WellesleyWeston Magazine

WINTER 2012/2013

Launched in 2005, WellesleyWeston Magazine is a quarterly publication tailored to Wellesley and Weston residents and edited to enrich the experience of living in two of Massachusetts' most desirable communities.

Issue link: https://wellesleywestonmagazine.epubxp.com/i/92498

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Page 109 of 203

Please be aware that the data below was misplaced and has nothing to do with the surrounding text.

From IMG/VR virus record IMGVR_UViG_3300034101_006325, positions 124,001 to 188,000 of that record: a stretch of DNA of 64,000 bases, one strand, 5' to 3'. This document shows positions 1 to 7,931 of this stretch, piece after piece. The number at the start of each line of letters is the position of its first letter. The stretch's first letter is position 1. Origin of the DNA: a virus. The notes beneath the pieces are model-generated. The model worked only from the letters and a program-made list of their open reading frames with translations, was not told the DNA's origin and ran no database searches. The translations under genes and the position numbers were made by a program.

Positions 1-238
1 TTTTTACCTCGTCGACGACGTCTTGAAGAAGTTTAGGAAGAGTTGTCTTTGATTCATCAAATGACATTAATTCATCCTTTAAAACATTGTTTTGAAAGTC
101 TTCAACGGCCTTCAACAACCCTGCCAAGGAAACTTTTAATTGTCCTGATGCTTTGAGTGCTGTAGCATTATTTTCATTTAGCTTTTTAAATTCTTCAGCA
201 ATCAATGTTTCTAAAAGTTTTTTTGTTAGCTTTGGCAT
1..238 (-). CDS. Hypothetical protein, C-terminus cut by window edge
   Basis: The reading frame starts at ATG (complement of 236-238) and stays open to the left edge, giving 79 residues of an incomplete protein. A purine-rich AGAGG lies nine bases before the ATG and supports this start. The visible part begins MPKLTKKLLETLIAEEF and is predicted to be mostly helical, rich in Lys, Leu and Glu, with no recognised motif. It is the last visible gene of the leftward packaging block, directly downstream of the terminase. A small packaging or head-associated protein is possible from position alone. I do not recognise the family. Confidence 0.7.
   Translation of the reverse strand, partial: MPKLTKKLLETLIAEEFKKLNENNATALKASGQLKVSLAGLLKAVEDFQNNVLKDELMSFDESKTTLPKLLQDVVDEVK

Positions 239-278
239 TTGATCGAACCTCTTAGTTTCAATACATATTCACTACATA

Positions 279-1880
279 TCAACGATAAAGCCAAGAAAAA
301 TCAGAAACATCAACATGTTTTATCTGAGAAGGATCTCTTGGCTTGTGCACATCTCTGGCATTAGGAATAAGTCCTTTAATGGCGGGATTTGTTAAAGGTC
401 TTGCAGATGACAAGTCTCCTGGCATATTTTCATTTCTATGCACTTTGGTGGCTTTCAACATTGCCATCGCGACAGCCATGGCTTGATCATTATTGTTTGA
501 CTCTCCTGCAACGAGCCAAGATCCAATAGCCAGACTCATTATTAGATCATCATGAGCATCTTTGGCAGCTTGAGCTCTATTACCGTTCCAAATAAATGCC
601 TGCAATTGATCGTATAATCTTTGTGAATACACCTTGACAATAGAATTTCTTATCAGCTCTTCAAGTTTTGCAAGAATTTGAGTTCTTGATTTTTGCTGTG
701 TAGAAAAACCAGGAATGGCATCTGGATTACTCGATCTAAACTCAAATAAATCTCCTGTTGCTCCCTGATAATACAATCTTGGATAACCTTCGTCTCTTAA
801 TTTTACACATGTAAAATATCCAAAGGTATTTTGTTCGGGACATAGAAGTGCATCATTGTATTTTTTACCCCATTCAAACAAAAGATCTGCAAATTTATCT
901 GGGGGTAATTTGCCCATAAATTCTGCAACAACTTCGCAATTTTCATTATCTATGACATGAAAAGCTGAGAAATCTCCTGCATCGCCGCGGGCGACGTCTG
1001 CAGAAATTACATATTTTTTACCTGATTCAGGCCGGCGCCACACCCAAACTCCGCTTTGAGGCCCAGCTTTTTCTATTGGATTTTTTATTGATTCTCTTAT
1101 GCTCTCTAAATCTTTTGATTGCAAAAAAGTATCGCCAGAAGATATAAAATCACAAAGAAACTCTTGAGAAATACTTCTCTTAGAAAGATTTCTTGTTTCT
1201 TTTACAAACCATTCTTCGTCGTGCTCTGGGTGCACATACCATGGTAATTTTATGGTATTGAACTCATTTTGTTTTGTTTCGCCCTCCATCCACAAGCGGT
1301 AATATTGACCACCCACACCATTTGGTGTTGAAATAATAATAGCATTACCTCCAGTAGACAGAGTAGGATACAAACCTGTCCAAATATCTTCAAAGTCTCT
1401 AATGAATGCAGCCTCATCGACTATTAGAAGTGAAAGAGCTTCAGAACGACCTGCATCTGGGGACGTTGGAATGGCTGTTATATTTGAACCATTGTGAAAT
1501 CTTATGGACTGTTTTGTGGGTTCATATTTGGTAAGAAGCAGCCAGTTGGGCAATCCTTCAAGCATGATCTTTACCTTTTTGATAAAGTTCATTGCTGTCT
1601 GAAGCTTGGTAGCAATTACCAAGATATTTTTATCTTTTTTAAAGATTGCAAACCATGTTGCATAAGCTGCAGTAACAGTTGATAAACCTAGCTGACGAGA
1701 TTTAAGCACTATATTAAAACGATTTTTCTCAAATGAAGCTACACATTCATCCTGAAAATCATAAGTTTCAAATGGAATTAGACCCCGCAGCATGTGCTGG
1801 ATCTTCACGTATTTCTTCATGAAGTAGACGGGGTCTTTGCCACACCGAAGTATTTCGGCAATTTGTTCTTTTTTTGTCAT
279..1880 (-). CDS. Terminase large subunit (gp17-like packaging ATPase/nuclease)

Deer Hunting in Weston WESTON 2012 ARCHERY SEASON October 15 to December 31 n Daily, 30 minutes before sunrise to 30 minutes after sunset (state law) n No hunting on Sundays or within 500 feet of houses n Limited to hunters chosen by the Weston Conservation Commission based on interviews and a proficiency test, with preference given to residents, town employees, and other experienced hunters n Hunting permitted only from temporary portable tree stands n About 70 applications were received; 25 permits issued n Limited to antlerless deer on parcels in Jericho Town Forest, Ogilvie Town Forest, Dickinson Field, Blaney Aquifer, and the Sears Land and no hunting," he says. "When deer are allowed to grow over what the habitat can support, we see tremendous damage to the forest, which affects biodiversity and many other species that rely on the dense under- story, not to mention deer starvation." Nationwide, states rely on a regulated hunting season and allocate a certain number of antlerless permits to manage deer numbers at levels that assure the positive values of deer, such as viewing and hunting, while minimizing the undesirable habitat alterations and deer-vehicle accidents, he says. Lyme disease is one of the problems. Risk for Lyme disease is directly proportional to tick density, which is a function of deer den- 108 sity, says Sam Telford, professor of Infectious Diseases, Cummings School of Veterinary Medicine at Tufts, who has worked on Lyme dis- ease since 1984. Tick larvae are 'born' uninfected. They pick up the bacteria that cause Lyme disease when they take their one larval meal by feeding on small rodents, such as white-footed mice and chip- munks, or certain birds. When larvae become nymphs, their one blood meal is taken from anything warm-blooded, potentially transmitting the disease. They are only out from the end of April through mid-July but they're so small that most people don't recall a tick bite when they get sick. "Nymphs are responsible for more than 85 percent of all cases of Lyme disease," he says. WellesleyWeston Magazine | winter 2012/2013 GINGER SANDERS / DREAMSTIME . COM

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